Shape Morph

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The Main Idea

Shape transformation is very cool. It can be really exciting to see one shape turn into another. This general class of techniques is called morphing, and while it’s exciting to watch, it can be a tricky technique to author and control.


Cyan MorphGreen Morph

The essential reason that it’s tricky is because shape transformation is as much an artistic statement as a technical one. When we turn one shape into another, we’re saying something about those two shapes, and how they’re related. If we turn a teakettle into an ogre, where should the kettle’s spout go? Should it become the ogre’s nose? The axe in his hand? One of his legs? These are all reasonable answers: only the person using the system can decide what it ought to be for that transformation, at that moment, in that story.

Orange MorphPurple Morph

I thought it would be useful to come up with a fast, general-purpose tool for simple types of smooth transformations. This could be used for simple objects, or objects in the background of a scene. It could also be used to get a start on a more artistic metamorphosis transformation, so that the computer can do a bunch of work to get a good start on a morph, and then an artist can come in and change it here and there to tune it up. I wanted something simple and fast, and steered way clear of the difficult “feature matching” problem, which is a treacherous reef that has claimed many ships.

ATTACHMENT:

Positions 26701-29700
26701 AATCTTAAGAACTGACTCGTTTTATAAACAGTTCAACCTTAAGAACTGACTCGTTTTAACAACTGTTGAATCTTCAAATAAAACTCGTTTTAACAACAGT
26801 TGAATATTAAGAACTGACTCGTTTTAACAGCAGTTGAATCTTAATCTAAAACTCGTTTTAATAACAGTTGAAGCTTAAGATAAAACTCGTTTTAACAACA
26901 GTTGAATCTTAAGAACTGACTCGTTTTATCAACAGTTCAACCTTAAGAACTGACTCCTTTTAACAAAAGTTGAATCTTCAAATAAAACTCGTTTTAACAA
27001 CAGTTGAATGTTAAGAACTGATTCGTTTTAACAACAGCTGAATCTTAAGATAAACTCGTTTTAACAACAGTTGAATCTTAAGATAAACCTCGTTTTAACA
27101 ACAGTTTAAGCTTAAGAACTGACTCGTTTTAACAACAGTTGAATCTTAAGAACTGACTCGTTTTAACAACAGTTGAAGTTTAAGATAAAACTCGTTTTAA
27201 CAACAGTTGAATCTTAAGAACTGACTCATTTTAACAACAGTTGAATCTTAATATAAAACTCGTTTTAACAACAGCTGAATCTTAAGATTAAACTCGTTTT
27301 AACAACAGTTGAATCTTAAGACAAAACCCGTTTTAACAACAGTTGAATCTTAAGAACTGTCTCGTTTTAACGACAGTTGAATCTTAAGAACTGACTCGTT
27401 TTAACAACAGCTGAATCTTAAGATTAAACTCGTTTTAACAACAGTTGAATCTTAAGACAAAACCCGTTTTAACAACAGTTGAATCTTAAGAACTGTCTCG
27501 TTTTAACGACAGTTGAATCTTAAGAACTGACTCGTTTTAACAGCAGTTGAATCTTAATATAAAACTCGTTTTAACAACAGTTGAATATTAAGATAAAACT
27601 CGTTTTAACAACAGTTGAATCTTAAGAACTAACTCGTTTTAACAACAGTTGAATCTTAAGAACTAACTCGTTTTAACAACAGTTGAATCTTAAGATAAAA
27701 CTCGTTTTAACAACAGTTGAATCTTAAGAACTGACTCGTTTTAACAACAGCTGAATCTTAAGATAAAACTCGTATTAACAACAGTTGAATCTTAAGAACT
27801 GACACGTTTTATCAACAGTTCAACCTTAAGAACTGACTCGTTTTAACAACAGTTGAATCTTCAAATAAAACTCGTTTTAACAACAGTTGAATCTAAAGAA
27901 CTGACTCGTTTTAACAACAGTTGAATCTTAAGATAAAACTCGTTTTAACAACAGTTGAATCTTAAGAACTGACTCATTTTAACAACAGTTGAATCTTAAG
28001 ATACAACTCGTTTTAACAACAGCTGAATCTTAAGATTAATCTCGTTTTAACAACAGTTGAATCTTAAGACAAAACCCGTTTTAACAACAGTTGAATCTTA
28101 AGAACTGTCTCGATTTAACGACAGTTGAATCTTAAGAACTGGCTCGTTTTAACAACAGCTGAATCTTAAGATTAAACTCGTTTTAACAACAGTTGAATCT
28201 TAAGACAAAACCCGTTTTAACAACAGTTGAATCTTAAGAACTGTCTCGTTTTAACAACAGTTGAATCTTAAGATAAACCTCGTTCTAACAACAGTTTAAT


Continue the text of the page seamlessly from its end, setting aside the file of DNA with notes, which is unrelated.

Red MorphYellow Morph

To keep things simple I focused on convex shapes. As you can see in the images on this page (read them like a book, starting in the upper left), the algorithm does a great job of blending one convex shape into another. It doesn’t care at all how many vertices or edges or faces are in either model; the transformation will always look nice and smooth, with no weird popping or shapes passing through one another. When your shapes aren’t convex, I use another algorithm to smoothly turn a concave shape into a convex one before blending, and then the other way around when the blend is complete.

References

  • Glassner, A., “Moves for Converting Concave Polyhedra to Their Convex Hulls”, Patent 5,428,717
  • Glassner, A., “Sequencing and Scheduling Moves for Converting Concave Polyhedra to Their Convex Hulls”, Patent 5,317,681